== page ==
Leicester’s role in historic Mars mission revealed 20 years on

A behind-the-scenes account of Leicester’s role in one of the most innovative missions to explore life on Mars has been released online just days before the mission landing’s 20th anniversary.

The UK-led Beagle 2 Mars Lander detached from its mother craft, the European Space Agency’s Mars Express mission, on December 19, 2003, and was expected to land on the Red Planet six days later.

Scientists around the world, including teams at the University of Leicester and the National Space Centre and the Science team at based at the Open University, who were involved in the mission, waited eagerly in the early hours of Christmas Day 2003 for a signal from Beagle 2 showing it had landed successfully.

Unfortunately, no signal came, prompting scientists to believe Beagle 2 had either burned up in the planet’s atmosphere or crashed into its surface.
It was presumed lost for more than a decade until January 2015 when it was publicly revealed that the lander had been discovered on Mars – making the UK the third country to land a spacecraft on Mars.

Now, 20 years on from the mission, a presentation has been released online of Beagle 2 Mission Manager, Professor Mark Sims, speaking about what he and his colleagues from the University of Leicester and the Beagle 2 team did during the historic space mission.

The Professor of Astrobiology and Space Instrumentation served as the Study Manager for the first two years of the project, was responsible for the instruments and flight operations and was even the person who hand delivered the Beagle 2 proposal to the European Space Agency back in February 1998.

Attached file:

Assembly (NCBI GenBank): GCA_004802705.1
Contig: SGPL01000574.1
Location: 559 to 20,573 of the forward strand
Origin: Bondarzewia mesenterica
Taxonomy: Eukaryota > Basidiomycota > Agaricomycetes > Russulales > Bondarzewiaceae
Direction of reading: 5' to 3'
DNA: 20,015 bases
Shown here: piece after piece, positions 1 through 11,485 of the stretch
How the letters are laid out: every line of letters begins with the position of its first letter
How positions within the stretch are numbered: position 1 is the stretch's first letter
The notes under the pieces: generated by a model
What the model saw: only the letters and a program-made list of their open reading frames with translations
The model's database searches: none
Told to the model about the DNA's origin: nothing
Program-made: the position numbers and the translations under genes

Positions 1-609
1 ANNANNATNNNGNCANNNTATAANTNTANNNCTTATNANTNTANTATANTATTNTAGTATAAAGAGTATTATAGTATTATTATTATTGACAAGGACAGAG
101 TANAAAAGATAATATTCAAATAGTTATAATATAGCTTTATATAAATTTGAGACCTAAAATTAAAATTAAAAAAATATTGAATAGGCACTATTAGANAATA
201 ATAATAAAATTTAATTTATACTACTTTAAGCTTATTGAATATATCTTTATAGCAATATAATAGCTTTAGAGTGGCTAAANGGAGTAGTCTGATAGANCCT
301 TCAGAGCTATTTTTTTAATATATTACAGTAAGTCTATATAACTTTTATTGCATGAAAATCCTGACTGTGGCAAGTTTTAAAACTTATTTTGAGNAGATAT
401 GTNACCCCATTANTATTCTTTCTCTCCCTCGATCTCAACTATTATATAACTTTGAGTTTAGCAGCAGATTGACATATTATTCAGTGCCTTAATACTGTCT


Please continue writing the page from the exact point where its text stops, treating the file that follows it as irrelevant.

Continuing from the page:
Speaking at the University’s £100 million space hub Space Park Leicester, he recalled: “Twenty years ago, on Christmas Day 2003, a group of us were sat in the National Space Centre in the Beagle 2 Mars Lander Operations Control Centre crossing our fingers for Beagle 2 to land successfully on Mars.

“Unfortunately, we never got a signal and we assumed that Beagle 2 was probably lost. It ruined our Christmas.

“We spent the next four or five months trying to talk to Beagle 2 but by August 2004 we had sort of given up on it. There was no orbiting camera with sufficient resolution to look for it, on the surface of Mars, because it was so small.”

However, that was not the end of the story. In November 2014, Beagle 2 was detected in images of Mars by the HiRISE Camera on NASA’s Mars Reconnaissance Orbiter and the news was revealed to the world the following January.

Professor Sims said: “This discovery meant the UK landed on Mars on Christmas Day 2003. There’s a bit of Leicester hardware on Mars – along with the other UK and European hardware involved ­– sat there today, even if we can’t talk to it.

“Was Beagle 2 a success or a failure? It landed on Mars and in my view that’s a success. It successfully entered the atmosphere and was the first controlled UK landing on another planet.

“Beagle 2’s entry and descent system worked, it was an engineering success. We got 99 per cent of the way there which is a fabulous achievement at the first attempt.

“It probably didn’t deploy fully, which you can count as a failure, but it was a really innovative project and academia and industry worked together on it as an integrated team.

“It inspired an awful lot of people. It inspired children, the general public, scientists and engineers and it trained a whole generation of people in planetary science and engineering.

“It indirectly led to the UK’s involvement in ESA’s Aurora Programme and the ExoMars Orbiter and Rover and the lessons and experience from Beagle 2 is being used in ExoMars and other Mars missions.

“On the failure side it didn’t communicate after landing and it didn’t provide science from the surface of Mars but Beagle 2 was something which Leicester and the UK should be proud to have been involved in.”

The 67-minute presentation is available to listen to below:

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and also includes tributes to the late Professor Colin Pillinger of the Open University who conceived of the mission and ran and shepherded the project.

For more information about Space Park Leicester, visit https://www.space-park.co.uk/ or to find out about the University of Leicester, go to https://le.ac.uk/about

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